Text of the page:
Burchell’s zebra was thought to become extinct in 1918, when the last Burchell’s zebra died at the Berlin Zoo. But after many reports came from Africa about sightings of Burchell’s it showed that Burchell’s were not only still alive in the wild, but thriving in the areas of Etosha and Kwazulu-Natal.

Burchell zebra coupleZebra face

Facts on Hartmann Zebra

Scientific Name: Equus zebra hartmannae

The Hartmann’s Zebra is a mountain zebra, indigenous to South Africa and Namibia and part of Angola.

Hartmann Zebra are on the CITES II list and are protected. These hides do require CITES export and Import permits to be allowed into your country. Hartmann Zebra hides can legally be traded within South Africa without any permits.

The Hartmann’s Mountain Zebra is a fairly large-sized donkey-like member of the horse family, with a narrow body and narrow, fast-growing hooves. The Mountain Zebras are the only zebras with a dewlap – a pendulous fold of skin under the throat, which is commonly associated with bovines. There is a grid pattern on the rump which includes a series of short transverse stripes running perpendicular to the dorsal stripe, not found on any other equine. The legs are striped to the hooves, and the belly is white. The stripes are black. The widest stripes are seen on upper hind legs.

The mountain zebra is discernible from other zebra species by the thin and relatively close-together vertical black lines on its neck and torso, which are narrower and more numerous than those of Burchell’s zebra. Adult stallions over seven years of age, can weigh as much as 343 kg. Adult stallions are 1.5 m at the shoulders, with a tail length of 500 mm and ears 280 mm long. In order to cope with the attrition of rocky terrain, the hooves of this species grows extremely fast the Hartman’s mountain zebra is adapted to rugged, broken mountain escarpments, where herds rely on areas with permanent water sources and sufficient variety and quantities of grass fodder to sustain breeding populations.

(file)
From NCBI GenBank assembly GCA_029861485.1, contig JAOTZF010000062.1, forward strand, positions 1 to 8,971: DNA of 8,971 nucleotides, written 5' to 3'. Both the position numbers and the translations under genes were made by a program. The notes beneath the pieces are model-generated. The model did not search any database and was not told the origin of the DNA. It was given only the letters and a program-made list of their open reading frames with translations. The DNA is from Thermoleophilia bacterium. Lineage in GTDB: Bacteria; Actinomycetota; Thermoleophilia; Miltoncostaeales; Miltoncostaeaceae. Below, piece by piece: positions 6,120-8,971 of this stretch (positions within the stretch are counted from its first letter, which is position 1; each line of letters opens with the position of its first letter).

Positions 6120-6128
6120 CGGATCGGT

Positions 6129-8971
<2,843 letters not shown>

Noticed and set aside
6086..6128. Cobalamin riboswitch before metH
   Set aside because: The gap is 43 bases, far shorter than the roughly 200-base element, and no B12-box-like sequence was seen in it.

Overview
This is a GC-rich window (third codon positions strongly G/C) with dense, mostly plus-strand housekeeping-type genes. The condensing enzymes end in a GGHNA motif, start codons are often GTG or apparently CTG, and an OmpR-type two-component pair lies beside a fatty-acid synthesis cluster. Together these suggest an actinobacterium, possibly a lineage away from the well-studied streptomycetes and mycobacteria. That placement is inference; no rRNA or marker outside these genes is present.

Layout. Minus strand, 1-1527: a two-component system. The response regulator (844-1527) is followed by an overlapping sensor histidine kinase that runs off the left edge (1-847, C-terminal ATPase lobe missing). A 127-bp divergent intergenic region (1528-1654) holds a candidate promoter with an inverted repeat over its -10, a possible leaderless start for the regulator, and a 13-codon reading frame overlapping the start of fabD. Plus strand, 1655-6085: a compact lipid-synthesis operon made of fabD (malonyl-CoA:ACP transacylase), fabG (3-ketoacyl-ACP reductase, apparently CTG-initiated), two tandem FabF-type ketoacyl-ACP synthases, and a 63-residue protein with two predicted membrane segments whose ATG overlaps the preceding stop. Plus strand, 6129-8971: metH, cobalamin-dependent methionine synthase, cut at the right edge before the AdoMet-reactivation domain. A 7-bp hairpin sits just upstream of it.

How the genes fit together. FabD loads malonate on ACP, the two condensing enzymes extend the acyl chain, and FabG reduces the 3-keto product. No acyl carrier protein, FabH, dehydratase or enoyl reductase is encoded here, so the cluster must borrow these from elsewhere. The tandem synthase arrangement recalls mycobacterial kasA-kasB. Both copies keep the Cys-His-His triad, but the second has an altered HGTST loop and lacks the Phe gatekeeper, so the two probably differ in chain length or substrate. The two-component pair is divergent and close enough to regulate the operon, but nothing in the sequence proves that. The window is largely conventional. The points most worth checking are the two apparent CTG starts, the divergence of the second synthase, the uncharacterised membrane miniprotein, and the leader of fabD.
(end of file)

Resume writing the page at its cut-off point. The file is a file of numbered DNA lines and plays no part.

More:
Namibia is home to the largest population of Hartmann Zebra in the world and there are strict regulations in place to ensure the continual survival of this species. Namibian conservation authorities monitor the trade in both hunting and culling of this species and only allow for a certain amount of these Zebra’s to be removed from regulated game farms. Rest assured that when purchasing a quality zebra skin from, all legalities will be taken care of in a proper manner. 

Hartmann Zebra

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Quality & grading

    We grade our hides as follows

    AA Grade
  • These are the best hides available on the market and  amount to less than 2% of the hides that we get in. Very rare, They are graded by pattern, size and lack of visible scars are the best of the best
  • A Grade
  • These hides are very high quality hides with few natural scars or any hair loss. These hides are very good hides and make for excellent rugs
  • B Grade
  • Usually smaller skins or larger skins with some natural blemishes.
  • C Grade
  • Mostly skins that are used for upholstery and are smaller or blemished Zebra skins.

Felted Hides

  • If a Zebra hide does not have felt backing this can be added. Felt backing is an additional cost of $90
  • Fun Fact

  • Why do zebras have stripes at all?
  • Scientists aren't sure, but many theories center on their utility as some form of camouflage.
  • The patterns may make it difficult for predators to identify a single animal from a running herd and distort distance at dawn and dusk.
  • Or they may dissuade insects that recognize only large areas of single-colored fur or act as a kind of natural sunscreen.
  • Because of their uniqueness, stripes may also help zebras recognize one another